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1

Leni’s Visit

  

Simla, Colorado: Tuesday, September 3, 1974

  

   The cook squinted at the ticket on the wheel facing him, pretending to be

deciphering the handwritten lunch order.

 

   “What language is that?” he asked softly.

 

   “English,” said the perky teenaged waitress, pointing at the ticket with her

pen. “Can’t you read?”

 

   “No, I mean—”

 

   “I know what you meant,” she said impishly, nodding almost imperceptibly

over her shoulder, in the direction of the man and woman conversing in

a window booth. “German, I think. Or maybe Spanish.”

 

   Though her platinum hair unmistakably was dyed, the woman looked to

be in her early sixties. Her smart pantsuit and haughtiness made her seem

unwilling to concede anything beyond mid-fifties, even to herself. On the

other side of the table, the skinny young man with shaggy blond hair was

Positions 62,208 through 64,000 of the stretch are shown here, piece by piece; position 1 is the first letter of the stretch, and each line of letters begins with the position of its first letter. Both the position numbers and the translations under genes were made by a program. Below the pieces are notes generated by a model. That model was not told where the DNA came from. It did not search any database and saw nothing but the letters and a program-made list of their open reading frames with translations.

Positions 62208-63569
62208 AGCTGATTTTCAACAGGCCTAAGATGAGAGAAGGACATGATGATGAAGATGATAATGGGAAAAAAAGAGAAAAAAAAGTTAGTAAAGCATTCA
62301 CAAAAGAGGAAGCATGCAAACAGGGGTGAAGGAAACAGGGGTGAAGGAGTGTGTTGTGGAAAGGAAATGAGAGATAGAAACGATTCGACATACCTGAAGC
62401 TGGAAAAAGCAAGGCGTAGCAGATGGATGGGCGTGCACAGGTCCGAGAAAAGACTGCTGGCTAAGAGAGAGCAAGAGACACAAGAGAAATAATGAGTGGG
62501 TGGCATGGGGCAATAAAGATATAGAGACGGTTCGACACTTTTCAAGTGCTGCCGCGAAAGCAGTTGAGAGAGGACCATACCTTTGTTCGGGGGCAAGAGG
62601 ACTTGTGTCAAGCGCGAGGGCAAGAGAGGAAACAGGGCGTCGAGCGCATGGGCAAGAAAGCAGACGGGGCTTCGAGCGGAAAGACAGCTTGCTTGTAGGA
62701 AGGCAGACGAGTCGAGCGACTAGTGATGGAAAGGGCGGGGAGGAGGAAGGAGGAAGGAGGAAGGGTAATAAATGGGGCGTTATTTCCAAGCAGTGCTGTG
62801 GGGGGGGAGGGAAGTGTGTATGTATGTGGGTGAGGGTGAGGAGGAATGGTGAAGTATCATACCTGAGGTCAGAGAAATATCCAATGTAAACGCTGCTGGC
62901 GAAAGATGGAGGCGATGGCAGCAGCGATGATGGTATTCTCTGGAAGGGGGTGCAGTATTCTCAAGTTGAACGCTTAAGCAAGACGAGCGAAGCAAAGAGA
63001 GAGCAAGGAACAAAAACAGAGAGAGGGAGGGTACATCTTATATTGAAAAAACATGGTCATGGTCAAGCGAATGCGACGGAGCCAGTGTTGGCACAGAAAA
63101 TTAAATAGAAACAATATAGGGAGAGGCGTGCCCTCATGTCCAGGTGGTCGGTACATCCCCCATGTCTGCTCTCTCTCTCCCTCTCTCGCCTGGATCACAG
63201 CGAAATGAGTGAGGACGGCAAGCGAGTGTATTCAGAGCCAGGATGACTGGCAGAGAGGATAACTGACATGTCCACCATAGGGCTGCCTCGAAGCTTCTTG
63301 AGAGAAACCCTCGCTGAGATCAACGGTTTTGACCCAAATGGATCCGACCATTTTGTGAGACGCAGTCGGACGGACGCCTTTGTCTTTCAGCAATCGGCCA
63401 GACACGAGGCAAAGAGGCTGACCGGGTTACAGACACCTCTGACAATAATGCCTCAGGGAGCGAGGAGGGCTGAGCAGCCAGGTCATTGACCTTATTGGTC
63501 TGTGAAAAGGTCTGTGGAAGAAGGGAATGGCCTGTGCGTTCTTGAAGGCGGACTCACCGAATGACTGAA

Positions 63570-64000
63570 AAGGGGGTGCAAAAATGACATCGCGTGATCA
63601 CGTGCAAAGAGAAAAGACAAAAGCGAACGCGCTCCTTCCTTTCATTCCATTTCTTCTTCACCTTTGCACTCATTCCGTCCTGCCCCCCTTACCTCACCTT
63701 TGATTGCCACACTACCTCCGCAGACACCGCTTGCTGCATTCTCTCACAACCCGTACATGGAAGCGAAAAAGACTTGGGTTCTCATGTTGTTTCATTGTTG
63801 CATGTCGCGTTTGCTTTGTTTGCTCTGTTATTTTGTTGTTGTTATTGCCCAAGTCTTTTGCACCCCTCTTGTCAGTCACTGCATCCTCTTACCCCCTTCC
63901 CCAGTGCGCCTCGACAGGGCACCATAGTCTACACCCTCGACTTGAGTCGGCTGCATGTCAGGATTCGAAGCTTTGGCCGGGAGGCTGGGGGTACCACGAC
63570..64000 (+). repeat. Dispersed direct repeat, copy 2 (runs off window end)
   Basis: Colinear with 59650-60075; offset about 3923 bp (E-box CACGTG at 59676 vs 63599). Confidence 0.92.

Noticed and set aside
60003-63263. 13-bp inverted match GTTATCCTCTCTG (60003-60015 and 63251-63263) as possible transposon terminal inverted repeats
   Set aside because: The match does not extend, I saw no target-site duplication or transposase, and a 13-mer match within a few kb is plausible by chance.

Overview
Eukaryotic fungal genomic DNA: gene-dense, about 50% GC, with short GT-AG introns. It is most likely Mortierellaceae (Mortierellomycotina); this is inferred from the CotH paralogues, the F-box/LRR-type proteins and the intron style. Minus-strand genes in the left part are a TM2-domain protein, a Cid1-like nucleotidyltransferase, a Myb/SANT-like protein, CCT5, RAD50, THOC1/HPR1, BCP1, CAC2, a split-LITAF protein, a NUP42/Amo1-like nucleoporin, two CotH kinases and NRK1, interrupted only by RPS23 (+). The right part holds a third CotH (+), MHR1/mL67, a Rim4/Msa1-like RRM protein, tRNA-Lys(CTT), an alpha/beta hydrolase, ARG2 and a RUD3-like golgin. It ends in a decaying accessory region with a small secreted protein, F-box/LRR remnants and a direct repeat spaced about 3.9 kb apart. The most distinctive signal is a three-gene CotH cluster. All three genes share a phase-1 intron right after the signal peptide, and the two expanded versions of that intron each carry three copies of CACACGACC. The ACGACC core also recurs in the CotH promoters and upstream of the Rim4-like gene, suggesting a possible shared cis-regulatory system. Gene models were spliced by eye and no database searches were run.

deferential, sipping his coffee as the woman animatedly made a point with

both hands and a Teutonic torrent. Werner Vass had just turned thirty and

he was accustomed to listening.

 

   The only customer at the four-seat counter, a middle-aged regular who

owned the Simla Grocery next door, devoured the final bite of a hamburger

and wiped his mouth with the paper napkin.

 

   “Kristy,” he called out to the waitress. “Half cup for the road, will ya?”

As she poured the coffee, he told her bitterly, “It’s German, all right. I

hope I made her a goddamn widow.”

  
   Kristy sneaked a look at the booth, where the woman continued her

monologue, oblivious.

 

   The grocer raised his cup, took several swallows, and then slammed it

down. He dropped four one-dollar bills on the counter and

marched out.

 

   As the cook finished assembling the Germans’ sandwiches and slapped